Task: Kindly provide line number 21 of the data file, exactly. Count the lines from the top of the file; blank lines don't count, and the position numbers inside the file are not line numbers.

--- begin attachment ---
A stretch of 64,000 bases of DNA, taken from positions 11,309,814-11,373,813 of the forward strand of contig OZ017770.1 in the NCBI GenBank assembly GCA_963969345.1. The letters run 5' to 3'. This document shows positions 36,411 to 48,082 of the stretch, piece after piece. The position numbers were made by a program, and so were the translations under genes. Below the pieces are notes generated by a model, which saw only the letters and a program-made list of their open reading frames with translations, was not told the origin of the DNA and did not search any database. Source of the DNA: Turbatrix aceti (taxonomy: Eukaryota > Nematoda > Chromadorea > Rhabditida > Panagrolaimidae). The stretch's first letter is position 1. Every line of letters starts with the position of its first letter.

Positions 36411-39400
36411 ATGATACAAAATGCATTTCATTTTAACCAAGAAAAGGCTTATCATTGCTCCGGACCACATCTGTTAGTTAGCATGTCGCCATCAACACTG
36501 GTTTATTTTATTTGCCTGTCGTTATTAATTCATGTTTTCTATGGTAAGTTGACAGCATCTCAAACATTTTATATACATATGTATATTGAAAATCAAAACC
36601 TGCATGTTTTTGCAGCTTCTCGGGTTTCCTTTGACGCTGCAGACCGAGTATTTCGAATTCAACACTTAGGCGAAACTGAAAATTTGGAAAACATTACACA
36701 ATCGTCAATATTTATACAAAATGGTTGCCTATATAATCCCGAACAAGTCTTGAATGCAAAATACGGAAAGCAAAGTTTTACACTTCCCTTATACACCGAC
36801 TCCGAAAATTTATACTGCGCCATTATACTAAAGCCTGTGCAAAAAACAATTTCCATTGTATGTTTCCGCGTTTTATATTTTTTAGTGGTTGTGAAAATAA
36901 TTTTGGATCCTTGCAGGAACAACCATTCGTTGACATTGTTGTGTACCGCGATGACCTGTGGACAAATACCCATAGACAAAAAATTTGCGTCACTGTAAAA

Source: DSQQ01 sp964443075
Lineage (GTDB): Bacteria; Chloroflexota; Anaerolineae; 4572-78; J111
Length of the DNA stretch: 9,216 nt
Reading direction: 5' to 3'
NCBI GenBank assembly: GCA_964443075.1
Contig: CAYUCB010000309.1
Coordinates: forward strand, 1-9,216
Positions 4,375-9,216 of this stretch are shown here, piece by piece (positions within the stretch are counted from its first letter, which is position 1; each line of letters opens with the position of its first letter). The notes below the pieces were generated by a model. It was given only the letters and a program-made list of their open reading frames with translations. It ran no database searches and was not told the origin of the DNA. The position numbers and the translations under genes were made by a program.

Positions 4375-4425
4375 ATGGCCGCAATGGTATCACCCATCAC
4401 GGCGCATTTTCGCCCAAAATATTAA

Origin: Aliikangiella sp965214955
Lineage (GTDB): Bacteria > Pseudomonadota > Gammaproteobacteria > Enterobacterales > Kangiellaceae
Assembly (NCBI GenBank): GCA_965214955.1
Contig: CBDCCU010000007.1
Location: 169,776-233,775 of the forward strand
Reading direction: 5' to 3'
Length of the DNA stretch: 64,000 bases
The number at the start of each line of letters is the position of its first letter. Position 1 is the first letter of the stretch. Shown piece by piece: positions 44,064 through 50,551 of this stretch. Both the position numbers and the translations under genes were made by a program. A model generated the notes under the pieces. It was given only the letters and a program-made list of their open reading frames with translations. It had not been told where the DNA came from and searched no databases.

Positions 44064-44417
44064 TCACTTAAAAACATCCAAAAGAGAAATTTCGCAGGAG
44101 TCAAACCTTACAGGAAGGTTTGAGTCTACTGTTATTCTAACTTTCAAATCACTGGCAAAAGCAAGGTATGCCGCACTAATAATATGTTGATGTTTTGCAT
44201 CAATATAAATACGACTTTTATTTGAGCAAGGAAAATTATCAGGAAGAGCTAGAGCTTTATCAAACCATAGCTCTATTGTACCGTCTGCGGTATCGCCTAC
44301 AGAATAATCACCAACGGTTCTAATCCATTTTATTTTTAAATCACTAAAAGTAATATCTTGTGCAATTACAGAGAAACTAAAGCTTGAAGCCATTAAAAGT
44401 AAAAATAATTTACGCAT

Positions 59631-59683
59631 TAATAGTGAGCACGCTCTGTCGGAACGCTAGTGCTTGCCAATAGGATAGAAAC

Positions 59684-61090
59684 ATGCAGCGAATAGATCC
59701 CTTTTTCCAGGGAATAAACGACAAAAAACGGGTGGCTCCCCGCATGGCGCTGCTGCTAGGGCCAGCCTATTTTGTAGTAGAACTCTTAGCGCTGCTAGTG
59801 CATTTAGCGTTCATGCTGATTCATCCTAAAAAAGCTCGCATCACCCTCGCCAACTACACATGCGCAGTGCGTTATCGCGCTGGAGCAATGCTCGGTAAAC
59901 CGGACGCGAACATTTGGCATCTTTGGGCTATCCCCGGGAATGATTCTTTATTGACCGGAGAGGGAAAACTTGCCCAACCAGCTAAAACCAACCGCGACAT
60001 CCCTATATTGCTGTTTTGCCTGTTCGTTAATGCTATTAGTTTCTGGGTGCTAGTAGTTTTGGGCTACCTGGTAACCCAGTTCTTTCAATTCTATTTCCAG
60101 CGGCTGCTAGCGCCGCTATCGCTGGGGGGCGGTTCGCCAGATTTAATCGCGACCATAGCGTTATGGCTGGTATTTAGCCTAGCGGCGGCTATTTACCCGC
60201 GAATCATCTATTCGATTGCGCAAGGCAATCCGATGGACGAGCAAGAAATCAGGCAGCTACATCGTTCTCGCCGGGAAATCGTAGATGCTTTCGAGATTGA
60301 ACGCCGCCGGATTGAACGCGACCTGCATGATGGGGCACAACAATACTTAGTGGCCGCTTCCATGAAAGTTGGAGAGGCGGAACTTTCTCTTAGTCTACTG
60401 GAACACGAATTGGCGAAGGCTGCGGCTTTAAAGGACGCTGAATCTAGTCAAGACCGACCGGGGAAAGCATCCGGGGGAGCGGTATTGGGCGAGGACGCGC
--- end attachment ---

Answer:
Lineage (GTDB): Bacteria > Pseudomonadota > Gammaproteobacteria > Enterobacterales > Kangiellaceae